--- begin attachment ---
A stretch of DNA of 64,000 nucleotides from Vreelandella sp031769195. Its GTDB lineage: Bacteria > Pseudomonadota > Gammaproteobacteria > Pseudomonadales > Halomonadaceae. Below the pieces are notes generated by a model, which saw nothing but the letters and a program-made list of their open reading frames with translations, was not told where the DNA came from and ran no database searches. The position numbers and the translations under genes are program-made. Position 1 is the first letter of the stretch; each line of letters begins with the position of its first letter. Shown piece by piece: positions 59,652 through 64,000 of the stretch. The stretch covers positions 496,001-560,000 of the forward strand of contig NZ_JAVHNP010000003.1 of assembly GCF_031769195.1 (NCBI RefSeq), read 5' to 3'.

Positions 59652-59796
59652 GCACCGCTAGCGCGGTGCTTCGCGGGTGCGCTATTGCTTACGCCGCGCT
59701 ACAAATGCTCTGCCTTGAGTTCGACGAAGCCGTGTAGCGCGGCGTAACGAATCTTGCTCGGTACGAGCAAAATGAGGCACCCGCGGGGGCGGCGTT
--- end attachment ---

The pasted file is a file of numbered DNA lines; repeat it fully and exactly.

A stretch of DNA of 64,000 nucleotides from Vreelandella sp031769195. Its GTDB lineage: Bacteria > Pseudomonadota > Gammaproteobacteria > Pseudomonadales > Halomonadaceae. Below the pieces are notes generated by a model, which saw nothing but the letters and a program-made list of their open reading frames with translations, was not told where the DNA came from and ran no database searches. The position numbers and the translations under genes are program-made. Position 1 is the first letter of the stretch; each line of letters begins with the position of its first letter. Shown piece by piece: positions 59,652 through 64,000 of the stretch. The stretch covers positions 496,001-560,000 of the forward strand of contig NZ_JAVHNP010000003.1 of assembly GCF_031769195.1 (NCBI RefSeq), read 5' to 3'.

Positions 59652-59796
59652 GCACCGCTAGCGCGGTGCTTCGCGGGTGCGCTATTGCTTACGCCGCGCT
59701 ACAAATGCTCTGCCTTGAGTTCGACGAAGCCGTGTAGCGCGGCGTAACGAATCTTGCTCGGTACGAGCAAAATGAGGCACCCGCGGGGGCGGCGTT